Carina Round

Slow Motion Addict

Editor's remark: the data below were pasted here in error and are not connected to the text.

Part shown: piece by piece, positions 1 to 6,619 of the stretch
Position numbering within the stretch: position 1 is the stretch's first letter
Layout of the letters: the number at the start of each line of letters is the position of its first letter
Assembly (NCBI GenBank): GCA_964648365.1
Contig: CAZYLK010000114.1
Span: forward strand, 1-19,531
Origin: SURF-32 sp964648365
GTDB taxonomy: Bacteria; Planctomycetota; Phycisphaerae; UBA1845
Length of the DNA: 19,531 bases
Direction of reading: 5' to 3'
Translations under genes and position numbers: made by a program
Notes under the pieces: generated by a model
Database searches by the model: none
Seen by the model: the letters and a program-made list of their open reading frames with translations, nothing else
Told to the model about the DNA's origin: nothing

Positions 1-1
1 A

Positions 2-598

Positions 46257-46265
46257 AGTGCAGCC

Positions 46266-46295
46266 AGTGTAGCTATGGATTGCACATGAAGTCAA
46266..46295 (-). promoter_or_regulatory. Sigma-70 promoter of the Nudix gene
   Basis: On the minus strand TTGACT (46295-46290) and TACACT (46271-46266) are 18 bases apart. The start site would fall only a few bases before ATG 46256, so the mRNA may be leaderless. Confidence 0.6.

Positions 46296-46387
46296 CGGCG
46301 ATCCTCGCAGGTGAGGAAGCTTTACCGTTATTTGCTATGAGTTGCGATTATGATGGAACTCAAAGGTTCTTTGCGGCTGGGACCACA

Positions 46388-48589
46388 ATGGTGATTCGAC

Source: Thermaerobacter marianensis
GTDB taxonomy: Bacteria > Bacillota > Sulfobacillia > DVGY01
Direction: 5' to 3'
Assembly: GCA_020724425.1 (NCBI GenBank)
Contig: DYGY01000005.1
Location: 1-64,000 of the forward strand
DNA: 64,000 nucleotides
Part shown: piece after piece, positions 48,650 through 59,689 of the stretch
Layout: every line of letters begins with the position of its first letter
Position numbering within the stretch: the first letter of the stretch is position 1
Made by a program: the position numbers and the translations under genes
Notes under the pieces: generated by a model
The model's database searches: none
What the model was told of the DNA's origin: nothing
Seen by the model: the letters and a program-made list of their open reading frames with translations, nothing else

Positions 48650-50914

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On Slow Motion Addict, Carina Round switches from the witchy, slinky rawness of The Disconnection to impatient rock with a slick veneer. Throughout the album, she walks a fine line between arty instincts and commercially viable pop (produced by alt-pop mastermind Glen Ballard, no less), and while the results aren't as striking as her debut, they're almost as revealing. "Take the Money" is a jaded, witty ode to selling out, in which she describes hearing her music everywhere in promiscuous terms: "You know you got me in the elevator/You know you got me on the radio...I'm gonna give it to you 'til you choke." Her words are ironic, but her delivery is so passionate that it's sometimes hard to tell when she's kidding -- which, of course, only makes things more interesting. On "How Many Times," Round sounds like she's getting ready to wallow in angst, then sneering backing vocals usher in the wry, world-weary chorus; it's like Dorothy Parker asking "what fresh hell is this?" backed by Elastica. Several of Slow Motion Addict's other rock-based tracks display this kind of wit and insight. "Gravity Lies"' rippling drum machines and biting guitars make Round into a one-woman Kills, while a spoken word interlude and video game-like sound effects keep it from feeling too by-the-numbers; "Want More" is an elegant push-pull of a song with lavish harmonies. The second half of Slow Motion Addict slows down and focuses on Round's softer side, and while "Down Slow" and "Come to You" are undeniably pretty, they're not as gripping as the album's louder tracks. Fortunately, "Slow Motion Addict" itself and the sweeping finale, "The City," manage to dial down the volume while keeping the intensity of the album's first half. Slow Motion Addict isn't quite as fully realized as The Disconnection, but Round and this album are too intriguing and intense to be dismissed easily.

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